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    8.1 Human rights protected under the Act

    Division 2: Civil and Political Rights

    Right to recognition and equality before the law 

    Section 15 | Articles 16 & 26 ICCPR

    Every person has a right to recognition as a person before the law and to enjoy their human rights without discrimination.

    The right to equality and freedom from discrimination is a stand-alone right, but also permeates all human rights.

    The right reflects the essence of human rights: that every person holds the same human rights by virtue of being human and not because of some particular characteristic or membership of a particular social group.

    Discrimination includes direct and indirect discrimination on the basis of a protected attribute within the meaning of the Anti-Discrimination Act 1991

    Right to life

    Section 16 | Article 6 ICCPR

    Every person has the right to life and the right not to be arbitrarily deprived of life. The right imposes substantive and procedural obligations on the State to take appropriate steps and adopt positive measures to protect life.

    Protection from torture and cruel, inhuman or degrading treatment

    Section 17 | Article 7 ICCPR

    This right prohibits three distinct types of conduct: torture; cruel, inhuman or degrading treatment or punishment; and medical or scientific experimentation or treatment without consent.

    The right imposes positive obligations on the State to adopt safeguards to ensure that torture, cruel, inhuman or degrading treatment or punishment does not occur.  

    Torture involves a very high degree of suffering that is intentionally inflicted. Cruel and inhuman treatment also involves a high degree of suffering, though not necessarily intentionally inflicted. Degrading treatment is focused less on severity of suffering and more on humiliation.

    In matters involving medical or scientific experimentation or treatment, the individual concerned must give consent and that consent must be freely given without pressure or force of any kind.

    Freedom from forced work

    Section 18 | Article 8 ICCPR

    Persons should not be subject to conditions that violate individual dignity and exploit human productivity.

    A person must not be held in slavery or servitude, which are practices of extreme expressions of power that human beings can possess over other human beings, representing a direct attack on bodily integrity and security, human personality and dignity.

    A person must not be made to perform forced or compulsory labour, but note the exclusions such as: work or service required under a court order, work or service that forms part of normal civil obligations.

    Freedom of movement

    Section 19 | Article 12 ICCPR

    Every person lawfully within Queensland has the right to move freely within Queensland, enter or leave Queensland, and choose where they live. 

    The right places an obligation on the State not to act in a way that unduly restricts the freedom of movement, but does not go so far as to require that the State take positive steps to promote the freedom of movement (such as providing free public transport).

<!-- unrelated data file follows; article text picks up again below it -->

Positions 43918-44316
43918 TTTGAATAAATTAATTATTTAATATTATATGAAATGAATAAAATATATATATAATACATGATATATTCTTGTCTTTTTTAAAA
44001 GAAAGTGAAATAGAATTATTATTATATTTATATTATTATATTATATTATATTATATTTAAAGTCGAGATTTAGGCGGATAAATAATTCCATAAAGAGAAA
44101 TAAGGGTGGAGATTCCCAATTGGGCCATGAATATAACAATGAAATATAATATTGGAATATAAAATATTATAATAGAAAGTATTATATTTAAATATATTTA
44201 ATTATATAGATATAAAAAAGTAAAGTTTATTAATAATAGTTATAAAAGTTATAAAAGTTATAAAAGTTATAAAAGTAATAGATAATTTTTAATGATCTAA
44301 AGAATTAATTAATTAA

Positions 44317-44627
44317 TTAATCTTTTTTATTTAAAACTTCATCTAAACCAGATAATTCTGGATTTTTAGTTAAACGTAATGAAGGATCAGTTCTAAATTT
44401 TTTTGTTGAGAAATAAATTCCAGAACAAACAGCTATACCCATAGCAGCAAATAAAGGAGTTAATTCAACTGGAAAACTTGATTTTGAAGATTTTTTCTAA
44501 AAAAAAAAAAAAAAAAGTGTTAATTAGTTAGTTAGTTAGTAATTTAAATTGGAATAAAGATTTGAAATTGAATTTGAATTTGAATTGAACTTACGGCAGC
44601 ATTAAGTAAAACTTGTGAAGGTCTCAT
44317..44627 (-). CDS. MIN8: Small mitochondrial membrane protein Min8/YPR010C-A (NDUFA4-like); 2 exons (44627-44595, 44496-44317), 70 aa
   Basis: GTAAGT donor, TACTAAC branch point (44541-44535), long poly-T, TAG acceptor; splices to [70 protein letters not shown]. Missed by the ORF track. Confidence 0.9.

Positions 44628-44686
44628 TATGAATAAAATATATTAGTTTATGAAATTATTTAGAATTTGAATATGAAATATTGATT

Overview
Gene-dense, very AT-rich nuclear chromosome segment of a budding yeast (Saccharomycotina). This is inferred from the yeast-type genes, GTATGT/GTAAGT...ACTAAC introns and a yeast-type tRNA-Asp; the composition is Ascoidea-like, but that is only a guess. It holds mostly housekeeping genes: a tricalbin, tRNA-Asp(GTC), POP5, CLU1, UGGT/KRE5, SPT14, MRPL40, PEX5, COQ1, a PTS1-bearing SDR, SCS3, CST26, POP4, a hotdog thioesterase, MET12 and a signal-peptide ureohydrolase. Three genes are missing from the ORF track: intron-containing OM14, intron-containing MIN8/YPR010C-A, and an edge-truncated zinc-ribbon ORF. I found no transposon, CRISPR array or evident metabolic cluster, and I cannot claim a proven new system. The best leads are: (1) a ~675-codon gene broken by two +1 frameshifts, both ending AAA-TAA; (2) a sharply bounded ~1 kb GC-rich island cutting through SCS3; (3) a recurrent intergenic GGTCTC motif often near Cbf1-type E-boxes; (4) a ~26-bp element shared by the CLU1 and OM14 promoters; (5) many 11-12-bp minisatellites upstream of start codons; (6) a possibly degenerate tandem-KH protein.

Freedom of thought, conscience, religion and belief

    Section 20 | Article 18 ICCPR

    This right encompasses the right of everyone to develop autonomous thoughts and conscience, to think and believe what they want and to have or adopt a religion, free from external influence, and to demonstrate the religion or belief through worship, ritual, practice and teaching.

    The concepts of ‘religion’ and ‘belief’ have been interpreted relatively broadly so as to include mainstream and alternative religions and beliefs. There is no requirement in the right that the religion or belief have any ‘institutional characteristics’ or practices associated with traditional or mainstream religions. 

    The right to demonstrate a religion (whether individually or collectively) encompasses a broad range of rights including engaging in worship, observance, practice and teaching. 

    The right also includes the right of, and extends protections to, people who choose not to have, adopt or practise any religion or belief.

    Freedom of expression

    Section 21 | Article 19 ICCPR

    This right protects the right of all persons to hold an opinion without interference and the right of all persons to seek, receive and express information and ideas (including verbal and non-verbal communication).

    The right to hold an opinion is considered a fundamental component of an individual’s privacy, requiring absolute protection without external influence.

    This right is central to the fulfilment of other rights such as cultural rights and freedom of thought, conscience and religion.

    Peaceful assembly and freedom of association

    Section 22 | Articles 21 & 22 ICCPR

    The right to peaceful assembly upholds the rights of individuals to gather together in order to exchange, give or receive information, to express views or to conduct a protest or demonstration. 

    The right is expressly limited to peaceful assemblies that do not involve violence. It covers both the preparing for and conducting of the assembly by the organisers and the participation in the assembly.